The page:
Reports of Cases Determined in the Constitutional Court of South Carolina, Volume 2

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Page 59 - That no man shall be taken or imprisoned, or disseized of his freehold, liberties, or privileges, or outlawed, or exiled, or in any manner destroyed, or deprived of his life, liberty, or property, but by the judgment of his peers or the law of the land.
Page 349 - ... bombardiers, one drummer and one fifer ; the officers to be armed with a sword or hanger, a fusee, bayonet and belt, with a...
Page 199 - a factor, dealing for a principal, but concealing that principal, delivers goods in his own name, the person contracting with him has a right to consider him to all intents and purposes as the principal ; and, though the real principal may appear and bring an action upon that contract against the purchaser of the goods, yet that purchaser may set off any claim he may have against the factor in answer to the demand of the principal. This has been long settled.
Page 253 - ... of and in the like estates as they have in the use, trust or confidence : and that the estate of the person so seised to uses shall be deemed to be in him or them that have the use, in such quality, manner, form and condition, as they had before in the use.
Page 522 - ... or secured thereby, and remaining unsatisfied ; and such offender shall suffer such punishment as he or she should or might have done, if he or she had stolen other goods of the like value with the monies due on such orders, tallies, bonds, bills, warrants, debentures, or notes respectively, or secured thereby, and remaining unsatisfied ; any law to the contrary thereof in any wise used notwithstanding.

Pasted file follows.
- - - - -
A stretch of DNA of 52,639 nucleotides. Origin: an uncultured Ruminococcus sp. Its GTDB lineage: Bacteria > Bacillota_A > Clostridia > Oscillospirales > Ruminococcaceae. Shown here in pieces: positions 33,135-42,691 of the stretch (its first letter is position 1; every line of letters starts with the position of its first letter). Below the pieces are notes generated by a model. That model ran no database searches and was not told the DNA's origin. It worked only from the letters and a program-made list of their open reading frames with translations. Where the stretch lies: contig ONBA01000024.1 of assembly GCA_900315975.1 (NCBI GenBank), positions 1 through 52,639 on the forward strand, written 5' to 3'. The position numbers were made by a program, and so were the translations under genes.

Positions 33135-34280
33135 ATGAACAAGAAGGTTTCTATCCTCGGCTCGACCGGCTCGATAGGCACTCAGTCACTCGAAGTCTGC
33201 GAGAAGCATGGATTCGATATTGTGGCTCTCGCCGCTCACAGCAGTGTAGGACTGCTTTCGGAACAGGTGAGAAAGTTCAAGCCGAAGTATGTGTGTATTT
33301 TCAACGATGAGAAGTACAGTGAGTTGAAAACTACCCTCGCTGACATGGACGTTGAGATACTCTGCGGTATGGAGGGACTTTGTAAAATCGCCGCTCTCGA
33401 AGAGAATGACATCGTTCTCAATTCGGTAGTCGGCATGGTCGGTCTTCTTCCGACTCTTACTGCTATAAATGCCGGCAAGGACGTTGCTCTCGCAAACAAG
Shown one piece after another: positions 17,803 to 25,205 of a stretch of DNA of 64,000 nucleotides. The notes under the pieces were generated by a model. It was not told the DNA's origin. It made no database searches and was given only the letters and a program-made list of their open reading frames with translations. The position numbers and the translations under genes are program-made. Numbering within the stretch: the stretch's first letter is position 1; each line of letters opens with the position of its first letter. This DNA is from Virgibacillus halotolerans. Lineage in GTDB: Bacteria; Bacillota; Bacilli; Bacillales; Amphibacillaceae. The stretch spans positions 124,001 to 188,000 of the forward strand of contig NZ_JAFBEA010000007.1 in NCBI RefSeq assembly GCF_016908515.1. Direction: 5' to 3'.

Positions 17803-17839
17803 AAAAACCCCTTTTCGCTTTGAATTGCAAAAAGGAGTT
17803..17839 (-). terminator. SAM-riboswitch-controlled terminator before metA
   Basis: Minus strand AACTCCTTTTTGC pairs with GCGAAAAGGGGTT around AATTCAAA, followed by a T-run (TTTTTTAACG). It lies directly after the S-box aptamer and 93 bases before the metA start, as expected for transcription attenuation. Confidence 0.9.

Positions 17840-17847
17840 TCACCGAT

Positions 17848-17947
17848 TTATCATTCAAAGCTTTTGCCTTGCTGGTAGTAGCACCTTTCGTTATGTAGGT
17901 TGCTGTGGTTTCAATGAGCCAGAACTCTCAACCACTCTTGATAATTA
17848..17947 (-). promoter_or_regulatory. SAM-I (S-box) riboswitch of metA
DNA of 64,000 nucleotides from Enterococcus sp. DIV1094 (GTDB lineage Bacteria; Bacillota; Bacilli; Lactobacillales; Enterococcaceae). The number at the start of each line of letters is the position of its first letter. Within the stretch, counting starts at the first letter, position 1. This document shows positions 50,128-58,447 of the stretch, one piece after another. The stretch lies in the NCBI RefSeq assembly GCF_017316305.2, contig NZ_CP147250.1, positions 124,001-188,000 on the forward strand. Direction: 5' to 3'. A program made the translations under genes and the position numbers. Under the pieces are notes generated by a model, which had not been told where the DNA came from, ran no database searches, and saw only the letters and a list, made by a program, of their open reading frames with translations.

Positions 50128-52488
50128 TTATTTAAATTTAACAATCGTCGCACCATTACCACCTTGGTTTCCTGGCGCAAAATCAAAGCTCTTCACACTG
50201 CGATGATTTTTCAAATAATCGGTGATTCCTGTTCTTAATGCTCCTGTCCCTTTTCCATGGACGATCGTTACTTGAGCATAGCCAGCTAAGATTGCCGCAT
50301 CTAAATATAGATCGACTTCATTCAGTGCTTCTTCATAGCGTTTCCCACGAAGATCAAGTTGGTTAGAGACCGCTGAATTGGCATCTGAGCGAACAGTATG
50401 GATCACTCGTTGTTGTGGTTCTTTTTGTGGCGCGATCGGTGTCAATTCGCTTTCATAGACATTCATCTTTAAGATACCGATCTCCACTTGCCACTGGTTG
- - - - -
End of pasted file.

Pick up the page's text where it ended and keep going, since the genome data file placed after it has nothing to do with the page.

Page 255 - Where a copyhold which had been surrendered to the use of a will was devised to A. and his heirs, in trust for B. and his heirs, upon the death of B.
Page 180 - ... that all bonds, contracts, and assurances whatsoever, made after the time aforesaid, for payment of any principal, or money to be lent or covenanted to be performed upon or for any usury, whereupon or whereby there shall be reserved or taken above the rate of five pounds in the hundred, as aforesaid, shall be utterly void...
Page 60 - This method of collecting taxes is as well established by custom and usage as any principle of the common law. A similar practice prevailed in all the Colonies from the first dawn of their existence. It has been continued by all the States since their independence, and had existed in England from time immemorial. Indeed, it is necessary to the existence of every government, and is based upon the principle of self-preservation...
Page 396 - ... shall give his vote for election of members to serve in Parliament, such person shall lose and forfeit one full year's value of his real estate, and one full third part of his personal estate ; one moiety thereof to the Lord Protector, and the other moiety to him or them who shall sue for the same.
Page 62 - What is a Constitution? It is the form of government, delineated by the mighty hand of the people, in which certain first principles of fundamental laws are established. The constitution is certain and fixed ; it contains the permanent will of the people, and is the supreme law of the land ; it is paramount to the power of the Legislature, and can be revoked or altered only by the authority that made it.

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